Beyond The Campfire was created to encourage readers to explore the great outdoors and to look at it more closely. Get out and take a hike, go fishing or canoeing, or simply stretch out on a blanket under a summer sky...and take your camera along. We'll talk about combining outdoor activities with photography. We'll look at everything from improving your understanding of the basics to more advanced techniques including things like how to see photographically and capturing the light. We'll explore the night sky, location shoots, using off camera speedlights along with nature and landscape. Grab your camera...strap on your hiking boots...and join me. I think you will enjoy the adventure.

The Jeep

The Jeep
The Jeep

Monday, September 12, 2016

Creating Extraordinary Visions Part 6 - Photographing People

Photographing people is probably one of the best ways to boost your overall photographic abilities. The main reason for this is because it teaches you as a photographer to use Light and Exposure in every way you can imagine.

Photographing people can be one of the most enjoyable and yet difficult forms of photography to get right. There are so many variations to it one can get lost in all of confusion. Yet because there are so many variations is one of the reason it is such a powerful teaching tool. When you first try to capture people it becomes quite obvious right away just how difficult it is because not only are you dealing with the mechanics of exposure and light, you are dealing with a personality and character. To capture them successfully there must be a blending of both in such a way as to create that special moment.



One concept that helps is called Dynamic Engagement (DE). Simply stated this is finding a balance between your subject's character, personality, mannerisms, available / artificial light, and environmental conditions. DE is not a built in function for most people. It is developed over time. It is where you learn to engage with your subject in such a way they feel relaxed and natural. By doing so the capture process takes care of itself.


Although posing your subject is a viable way to photograph them, doing it in such a way that it does not look posed is difficult. Allowing your subject to be themselves sometimes is much easier because they will feel more at ease with just a little instruction so they know the angle you are trying to capture and then let them place their own flare to it. When doing this it is important to anticipate the defining moment. That is the moment in every photograph where action and light come together to create that perfect blend.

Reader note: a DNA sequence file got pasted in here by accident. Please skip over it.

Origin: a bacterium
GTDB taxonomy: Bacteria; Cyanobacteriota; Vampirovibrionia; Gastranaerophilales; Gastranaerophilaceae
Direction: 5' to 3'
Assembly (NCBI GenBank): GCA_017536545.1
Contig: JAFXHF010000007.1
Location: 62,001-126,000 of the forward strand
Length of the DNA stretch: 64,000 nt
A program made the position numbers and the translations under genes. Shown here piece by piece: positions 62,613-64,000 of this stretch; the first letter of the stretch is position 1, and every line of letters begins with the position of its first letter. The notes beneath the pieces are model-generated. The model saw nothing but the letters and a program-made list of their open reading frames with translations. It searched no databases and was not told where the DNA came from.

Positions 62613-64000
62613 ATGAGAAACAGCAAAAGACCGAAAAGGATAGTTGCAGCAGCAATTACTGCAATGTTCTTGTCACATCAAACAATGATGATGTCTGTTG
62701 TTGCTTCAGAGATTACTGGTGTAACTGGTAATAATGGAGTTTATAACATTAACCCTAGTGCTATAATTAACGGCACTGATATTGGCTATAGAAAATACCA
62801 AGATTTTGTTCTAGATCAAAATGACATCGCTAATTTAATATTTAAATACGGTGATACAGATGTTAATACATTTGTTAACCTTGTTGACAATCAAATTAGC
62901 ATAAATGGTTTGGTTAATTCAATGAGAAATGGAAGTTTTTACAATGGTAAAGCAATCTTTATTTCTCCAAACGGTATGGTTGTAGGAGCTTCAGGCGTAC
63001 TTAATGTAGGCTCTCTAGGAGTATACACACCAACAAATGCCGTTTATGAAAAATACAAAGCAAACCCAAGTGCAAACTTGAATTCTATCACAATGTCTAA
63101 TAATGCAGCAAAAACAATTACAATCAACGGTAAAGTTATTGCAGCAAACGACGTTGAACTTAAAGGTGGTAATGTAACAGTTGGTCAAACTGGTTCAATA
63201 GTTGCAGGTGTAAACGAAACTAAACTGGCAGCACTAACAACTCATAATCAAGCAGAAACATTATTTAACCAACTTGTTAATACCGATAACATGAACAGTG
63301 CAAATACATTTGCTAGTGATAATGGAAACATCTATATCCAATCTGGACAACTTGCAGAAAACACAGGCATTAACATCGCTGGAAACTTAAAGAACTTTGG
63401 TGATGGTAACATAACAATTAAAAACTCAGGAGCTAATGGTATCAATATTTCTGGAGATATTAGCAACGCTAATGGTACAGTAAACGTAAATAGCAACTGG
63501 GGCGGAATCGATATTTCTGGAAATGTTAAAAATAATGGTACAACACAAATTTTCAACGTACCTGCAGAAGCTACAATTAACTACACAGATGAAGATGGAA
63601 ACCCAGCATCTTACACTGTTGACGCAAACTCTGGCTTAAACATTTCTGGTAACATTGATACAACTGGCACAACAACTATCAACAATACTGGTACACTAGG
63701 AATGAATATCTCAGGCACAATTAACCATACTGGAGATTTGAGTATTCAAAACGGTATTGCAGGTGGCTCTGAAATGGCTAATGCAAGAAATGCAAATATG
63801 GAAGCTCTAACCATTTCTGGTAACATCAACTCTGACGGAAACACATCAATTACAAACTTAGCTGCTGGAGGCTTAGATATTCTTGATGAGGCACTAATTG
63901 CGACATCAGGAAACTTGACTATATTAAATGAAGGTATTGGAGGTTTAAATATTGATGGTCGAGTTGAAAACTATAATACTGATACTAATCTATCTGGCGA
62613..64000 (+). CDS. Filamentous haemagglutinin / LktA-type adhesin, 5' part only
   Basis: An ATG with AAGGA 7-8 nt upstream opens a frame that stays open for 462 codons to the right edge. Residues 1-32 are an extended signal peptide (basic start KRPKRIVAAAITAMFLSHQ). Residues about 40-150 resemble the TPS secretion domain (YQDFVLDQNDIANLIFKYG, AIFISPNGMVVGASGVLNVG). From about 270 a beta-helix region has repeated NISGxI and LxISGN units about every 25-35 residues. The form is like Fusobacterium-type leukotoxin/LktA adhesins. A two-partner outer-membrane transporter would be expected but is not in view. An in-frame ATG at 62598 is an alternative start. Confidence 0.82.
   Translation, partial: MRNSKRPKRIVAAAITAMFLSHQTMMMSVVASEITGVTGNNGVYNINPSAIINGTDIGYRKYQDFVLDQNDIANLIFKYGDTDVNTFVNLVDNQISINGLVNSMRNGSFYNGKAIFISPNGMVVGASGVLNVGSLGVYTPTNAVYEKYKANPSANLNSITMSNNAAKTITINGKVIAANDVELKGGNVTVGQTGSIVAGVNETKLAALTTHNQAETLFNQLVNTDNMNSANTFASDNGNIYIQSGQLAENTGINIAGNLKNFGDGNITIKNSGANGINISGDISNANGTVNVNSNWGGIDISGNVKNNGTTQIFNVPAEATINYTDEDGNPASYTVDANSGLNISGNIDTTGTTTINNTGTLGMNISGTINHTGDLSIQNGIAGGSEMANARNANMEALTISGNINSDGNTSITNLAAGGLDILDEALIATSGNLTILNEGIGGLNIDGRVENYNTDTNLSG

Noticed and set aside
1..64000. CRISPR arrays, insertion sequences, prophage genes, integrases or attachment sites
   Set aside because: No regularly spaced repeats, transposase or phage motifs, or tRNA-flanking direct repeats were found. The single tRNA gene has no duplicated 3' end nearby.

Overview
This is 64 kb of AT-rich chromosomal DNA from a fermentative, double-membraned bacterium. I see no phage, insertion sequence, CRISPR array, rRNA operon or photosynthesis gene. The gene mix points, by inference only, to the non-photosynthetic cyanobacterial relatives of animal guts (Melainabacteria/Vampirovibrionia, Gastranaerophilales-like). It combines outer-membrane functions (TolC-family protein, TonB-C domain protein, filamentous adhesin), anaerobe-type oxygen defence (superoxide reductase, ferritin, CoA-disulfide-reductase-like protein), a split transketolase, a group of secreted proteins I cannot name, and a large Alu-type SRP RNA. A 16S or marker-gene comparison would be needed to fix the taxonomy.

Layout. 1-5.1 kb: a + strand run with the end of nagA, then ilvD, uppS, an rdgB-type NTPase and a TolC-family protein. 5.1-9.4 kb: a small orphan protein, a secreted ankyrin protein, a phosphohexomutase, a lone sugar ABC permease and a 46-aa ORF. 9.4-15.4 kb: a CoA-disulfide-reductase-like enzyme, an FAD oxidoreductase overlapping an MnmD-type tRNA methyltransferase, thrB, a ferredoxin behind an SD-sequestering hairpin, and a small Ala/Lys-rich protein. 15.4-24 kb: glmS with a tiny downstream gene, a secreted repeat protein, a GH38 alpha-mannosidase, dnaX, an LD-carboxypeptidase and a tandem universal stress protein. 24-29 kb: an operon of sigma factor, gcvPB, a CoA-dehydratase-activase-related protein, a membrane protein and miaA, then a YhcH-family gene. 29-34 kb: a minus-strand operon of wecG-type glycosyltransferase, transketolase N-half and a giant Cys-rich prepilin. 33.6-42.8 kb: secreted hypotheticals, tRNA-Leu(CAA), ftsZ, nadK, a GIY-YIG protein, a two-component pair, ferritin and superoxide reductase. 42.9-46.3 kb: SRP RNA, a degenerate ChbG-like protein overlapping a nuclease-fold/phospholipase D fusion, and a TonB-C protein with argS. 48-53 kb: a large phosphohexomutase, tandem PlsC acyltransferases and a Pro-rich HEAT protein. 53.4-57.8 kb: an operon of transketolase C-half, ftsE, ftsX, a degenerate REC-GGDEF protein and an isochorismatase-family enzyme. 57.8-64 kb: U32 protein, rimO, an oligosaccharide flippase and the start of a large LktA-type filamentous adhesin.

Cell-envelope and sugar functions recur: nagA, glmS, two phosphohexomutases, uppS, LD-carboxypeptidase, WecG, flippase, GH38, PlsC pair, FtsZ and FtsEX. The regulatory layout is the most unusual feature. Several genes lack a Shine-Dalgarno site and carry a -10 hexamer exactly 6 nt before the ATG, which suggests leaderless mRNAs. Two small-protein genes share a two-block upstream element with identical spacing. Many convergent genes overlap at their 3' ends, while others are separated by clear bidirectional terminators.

Not enough room inside this post to fully cover such a complex and varied form of photography so the idea I want to portray is to remember that photographing people requires as much or more thought process as any form of photography especially how to use light. Light is more important with people photography than with any other type. Without the proper mood being generated, your people photos will more often than not begin to look rather clicheish and ordinary. What is so exciting about capturing people is that ther are so many ways to do it and the opportunity to get creative is so great and that is why it is such a great teaching tool..

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This will be the last installment of the Creating Extraordinary Visions series. I've enjoyed putting it together for you. We've talked generally about a variety of subjects. The purpose of this series was to be less instructional and more inspirational where I hope you will take the ideas and encouragment to try new things. You are only limited by your imagination in what you can accomplish and it is entirely up to you how far you want to go.


Always remember, the most important thing about creating extraordinary visions is to always be willing to place yourself at that point of greatest petential. This is a concept I learned a number of years ago and has remained a constant encourager to me to always push myself to greater heights and to never be satisfied with the ordinary. Remember too, to never give up on Light, for Light is the driving force behind every great photograph.

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